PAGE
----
Places to Visit in Scotland
- Threave Castle, Dumfries
Location, Location, Location
The name Threave may have been derived from the Old Welsh "Tref" meaning "homestead" in the days before the end of the 6th century when Old Welsh was the language of Galloway and the south-west corner of Scotland. Built on an island on the river Dee in Dumfries and Galloway, Threave is 20 miles to the south-west of Dumfries and to the south-west of the town of Castle Douglas - this was at one time very much a heartland of the "Black" Douglases. But there is a legend that Threave Island was the base for Fergus, Lord of Galloway and his descendants from the 11th century onwards, prior to the arrival of the Douglases.
Threave must be the only castle in Scotland where visitors ring a ship's bell to summon the boat to take them across the river.
Threave Castle is first recorded in 1400 when Archibald "The Grim", third Earl of Douglas, died there on Christmas Eve. Archibald's nickname was given to him by the English - wearing a "grim" face, he ejected them from Lochmaben Castle and that corner of Scotland in 1384.
The Douglases had helped King David II, son of Robert the Bruce> to destroy the Balliol domination of Galloway. It is likely that the present castle was built for Archibald after he became Lord of Galloway in 1369. Although Archibald owned large estates in Galloway, he was not popular with the local inhabitants - so a stout castle was doubtless a necessity. Not that he would spend a lot of time there as he inherited the title of Earl of Douglas (the third holder of the honour) and spent a lot of time on affairs of state in Edinburgh and at his other castles such as Douglas and Abercorn. He also married Joanna Moray, heiress of the Moray estates around 1362. That added Bothwell Castle to his portfolio.
The son of Archibald "The Grim" and the fourth Earl of Douglas married Margaret Stewart, the eldest daughter of King Robert III>. Margaret lived in Threave for more than 25 years after her husband had died in battle, fighting for the French against the English.
In the middle of the 15th century, King James II> began to destroy the power of the Douglases, starting with the murder of the Earl of Douglas at Stirling Castle> in 1452. By 1455 all the Douglas castles had been destroyed and only Threave remained. Siege guns were used but the artillery fortification round the tower house allowed it to withstand the cannon. It seems that it eventually surrendered after two months because the defenders were bribed with money and land.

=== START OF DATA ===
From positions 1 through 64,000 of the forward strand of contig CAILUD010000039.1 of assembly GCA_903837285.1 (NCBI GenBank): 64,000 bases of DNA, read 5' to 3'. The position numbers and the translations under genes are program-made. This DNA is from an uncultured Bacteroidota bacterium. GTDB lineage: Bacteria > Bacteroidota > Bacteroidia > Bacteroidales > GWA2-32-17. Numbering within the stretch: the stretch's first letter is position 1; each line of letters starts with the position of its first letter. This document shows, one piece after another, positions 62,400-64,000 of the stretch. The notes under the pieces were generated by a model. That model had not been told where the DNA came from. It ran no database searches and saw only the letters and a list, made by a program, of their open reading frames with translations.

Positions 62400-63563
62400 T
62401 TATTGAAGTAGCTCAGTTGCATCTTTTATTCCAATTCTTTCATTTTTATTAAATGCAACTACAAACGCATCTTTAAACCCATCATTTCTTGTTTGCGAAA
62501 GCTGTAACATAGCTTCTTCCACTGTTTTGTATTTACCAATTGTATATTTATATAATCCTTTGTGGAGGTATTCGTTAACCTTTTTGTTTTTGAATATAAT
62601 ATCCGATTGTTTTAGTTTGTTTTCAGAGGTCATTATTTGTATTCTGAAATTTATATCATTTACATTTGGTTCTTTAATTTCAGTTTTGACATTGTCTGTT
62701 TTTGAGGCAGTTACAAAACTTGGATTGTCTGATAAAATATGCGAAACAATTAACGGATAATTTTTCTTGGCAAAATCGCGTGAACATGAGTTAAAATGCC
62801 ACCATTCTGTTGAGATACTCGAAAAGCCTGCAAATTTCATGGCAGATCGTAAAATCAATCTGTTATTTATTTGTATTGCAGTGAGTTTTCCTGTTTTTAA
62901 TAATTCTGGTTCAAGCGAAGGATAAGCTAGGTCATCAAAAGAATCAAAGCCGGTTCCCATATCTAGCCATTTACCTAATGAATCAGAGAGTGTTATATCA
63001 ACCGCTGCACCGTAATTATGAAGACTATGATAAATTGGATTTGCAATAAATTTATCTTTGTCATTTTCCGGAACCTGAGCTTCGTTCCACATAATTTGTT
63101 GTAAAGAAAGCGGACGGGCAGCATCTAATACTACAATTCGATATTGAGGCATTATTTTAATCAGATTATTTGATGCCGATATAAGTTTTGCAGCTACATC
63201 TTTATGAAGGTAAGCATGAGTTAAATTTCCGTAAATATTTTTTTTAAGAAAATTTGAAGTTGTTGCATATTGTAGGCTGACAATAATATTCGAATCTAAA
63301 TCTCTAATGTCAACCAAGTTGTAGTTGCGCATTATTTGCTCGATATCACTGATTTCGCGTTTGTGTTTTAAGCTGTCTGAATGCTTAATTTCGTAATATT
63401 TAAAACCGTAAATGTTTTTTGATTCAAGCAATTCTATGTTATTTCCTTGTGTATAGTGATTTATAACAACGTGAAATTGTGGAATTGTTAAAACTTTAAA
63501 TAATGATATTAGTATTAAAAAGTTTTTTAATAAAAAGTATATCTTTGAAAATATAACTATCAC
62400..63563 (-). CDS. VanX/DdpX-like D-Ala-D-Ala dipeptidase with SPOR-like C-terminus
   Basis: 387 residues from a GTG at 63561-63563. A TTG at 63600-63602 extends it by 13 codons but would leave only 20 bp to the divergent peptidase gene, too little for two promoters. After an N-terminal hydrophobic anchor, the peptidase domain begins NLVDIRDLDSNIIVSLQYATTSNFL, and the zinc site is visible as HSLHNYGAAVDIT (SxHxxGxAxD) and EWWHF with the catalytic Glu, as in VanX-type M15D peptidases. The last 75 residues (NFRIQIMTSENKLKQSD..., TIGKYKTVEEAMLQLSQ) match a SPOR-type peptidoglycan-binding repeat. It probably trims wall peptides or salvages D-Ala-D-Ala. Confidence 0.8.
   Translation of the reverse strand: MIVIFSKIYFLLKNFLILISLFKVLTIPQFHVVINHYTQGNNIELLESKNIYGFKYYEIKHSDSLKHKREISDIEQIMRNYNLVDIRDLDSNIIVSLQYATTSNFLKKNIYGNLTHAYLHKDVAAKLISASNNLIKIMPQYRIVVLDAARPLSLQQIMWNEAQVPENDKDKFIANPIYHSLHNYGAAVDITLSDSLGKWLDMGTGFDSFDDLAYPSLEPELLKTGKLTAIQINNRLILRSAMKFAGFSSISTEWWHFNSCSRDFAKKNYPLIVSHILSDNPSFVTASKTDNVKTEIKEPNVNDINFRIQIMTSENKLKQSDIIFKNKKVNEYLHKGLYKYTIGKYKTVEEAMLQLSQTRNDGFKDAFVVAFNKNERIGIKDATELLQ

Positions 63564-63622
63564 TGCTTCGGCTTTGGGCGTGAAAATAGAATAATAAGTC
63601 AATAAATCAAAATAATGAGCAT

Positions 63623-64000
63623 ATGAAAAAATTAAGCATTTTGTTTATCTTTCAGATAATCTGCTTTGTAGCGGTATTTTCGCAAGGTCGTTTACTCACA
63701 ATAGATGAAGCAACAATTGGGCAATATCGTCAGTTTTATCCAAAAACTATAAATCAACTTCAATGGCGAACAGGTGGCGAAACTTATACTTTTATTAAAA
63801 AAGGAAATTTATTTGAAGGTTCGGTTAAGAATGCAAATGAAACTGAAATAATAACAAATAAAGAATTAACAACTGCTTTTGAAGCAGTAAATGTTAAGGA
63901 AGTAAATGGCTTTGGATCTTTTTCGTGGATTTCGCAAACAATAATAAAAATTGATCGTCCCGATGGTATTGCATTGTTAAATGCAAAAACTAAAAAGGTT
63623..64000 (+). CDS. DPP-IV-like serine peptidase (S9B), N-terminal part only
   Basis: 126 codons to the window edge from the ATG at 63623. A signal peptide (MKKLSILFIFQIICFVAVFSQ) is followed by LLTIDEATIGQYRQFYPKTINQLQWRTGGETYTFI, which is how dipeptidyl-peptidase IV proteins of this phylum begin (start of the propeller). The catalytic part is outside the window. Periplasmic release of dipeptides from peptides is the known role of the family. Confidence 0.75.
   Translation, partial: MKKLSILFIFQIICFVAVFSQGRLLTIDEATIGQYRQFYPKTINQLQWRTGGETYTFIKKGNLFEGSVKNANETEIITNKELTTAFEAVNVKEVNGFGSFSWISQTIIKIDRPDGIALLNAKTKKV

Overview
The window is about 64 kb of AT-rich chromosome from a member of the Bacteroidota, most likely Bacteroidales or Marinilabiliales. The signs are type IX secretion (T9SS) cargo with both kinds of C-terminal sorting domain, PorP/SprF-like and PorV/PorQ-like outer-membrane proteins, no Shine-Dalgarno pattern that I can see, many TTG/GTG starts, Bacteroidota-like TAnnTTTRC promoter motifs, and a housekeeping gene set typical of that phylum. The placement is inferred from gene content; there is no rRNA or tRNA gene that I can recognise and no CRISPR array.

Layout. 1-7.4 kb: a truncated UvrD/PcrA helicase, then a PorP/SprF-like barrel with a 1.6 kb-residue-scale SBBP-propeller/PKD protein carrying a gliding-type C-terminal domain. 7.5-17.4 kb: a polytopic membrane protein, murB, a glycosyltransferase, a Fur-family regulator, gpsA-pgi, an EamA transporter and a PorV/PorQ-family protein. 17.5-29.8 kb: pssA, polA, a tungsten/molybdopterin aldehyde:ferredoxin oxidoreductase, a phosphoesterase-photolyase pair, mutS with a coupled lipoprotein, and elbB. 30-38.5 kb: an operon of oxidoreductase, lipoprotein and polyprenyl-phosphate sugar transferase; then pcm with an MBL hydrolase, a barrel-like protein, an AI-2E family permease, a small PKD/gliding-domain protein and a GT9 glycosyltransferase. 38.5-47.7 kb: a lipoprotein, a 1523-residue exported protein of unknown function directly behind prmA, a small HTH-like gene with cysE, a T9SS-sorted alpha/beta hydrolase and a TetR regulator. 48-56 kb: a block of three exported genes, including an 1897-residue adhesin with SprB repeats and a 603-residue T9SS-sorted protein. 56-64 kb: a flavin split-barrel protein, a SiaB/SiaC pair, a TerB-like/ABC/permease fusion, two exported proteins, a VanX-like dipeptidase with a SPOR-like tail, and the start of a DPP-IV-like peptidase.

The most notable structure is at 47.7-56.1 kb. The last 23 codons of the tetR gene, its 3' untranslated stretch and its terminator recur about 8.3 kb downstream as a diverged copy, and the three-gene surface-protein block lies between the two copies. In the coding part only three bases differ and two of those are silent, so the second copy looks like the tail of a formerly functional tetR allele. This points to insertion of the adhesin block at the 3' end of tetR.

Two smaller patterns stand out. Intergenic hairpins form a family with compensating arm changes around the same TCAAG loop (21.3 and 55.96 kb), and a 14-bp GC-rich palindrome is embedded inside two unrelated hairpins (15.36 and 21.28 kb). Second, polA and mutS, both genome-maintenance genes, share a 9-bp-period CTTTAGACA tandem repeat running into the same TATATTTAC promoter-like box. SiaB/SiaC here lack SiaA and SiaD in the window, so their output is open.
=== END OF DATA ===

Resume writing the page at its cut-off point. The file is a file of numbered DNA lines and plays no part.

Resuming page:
The castle became crown property and there is a record of a visit by King James IV> in 1502 when casks of red wine and claret and a large quantity of woollen cloth were purchased to make his stay more enjoyable.
In the 16th century the Maxwells became hereditary custodians of Threave (though their main seat was at Caerlaverock Castle>). In the 17th century the Maxwells supported King Charles I> and Threave Castle was besieged by the Covenanters>. After holding out for thirteen weeks, King Charles himself authorised Robert Maxwell to walk out of the castle with honour. Orders were given to remove the roof and timbers but a substantial part of the tower house and artillery fortifications still survive. The castle was never occupied again. It is now in the care of Historic Scotland>.
Visiting Threave Castle Today
You can find Threave on Multimap (use the controls to zoom in or out). Allow plenty of time for your visit - the car park is some distance from the jetty where the motor-boat takes you across a short stretch of river to the island. The pathway is fenced off from the sheep and cattle in the fields and is pleasant walk on a sunny day (but can get a bit waterlogged after heavy rain). At busy times, you don't really need to ring that bell to summon the boat as it is crossing backwards and forwards all the time.
There are Historic Scotland interpretation boards to help you to understand more about the castle and its history - and the Historic Scotland booklets are always a mine of information and are a bargain price too! You can wander around inside the building. And look out for the local wildlife - there was an Osprey visible on the top of a tree not far away when I was there and they can often be seen flying in the area.
Unlike most Historic Scotland properties that are open throughout the year, Threave Castle is open only in the summer (1 April - 30 September), Monday to Sunday, 9.30am to last outward sailing at 4.30pm.
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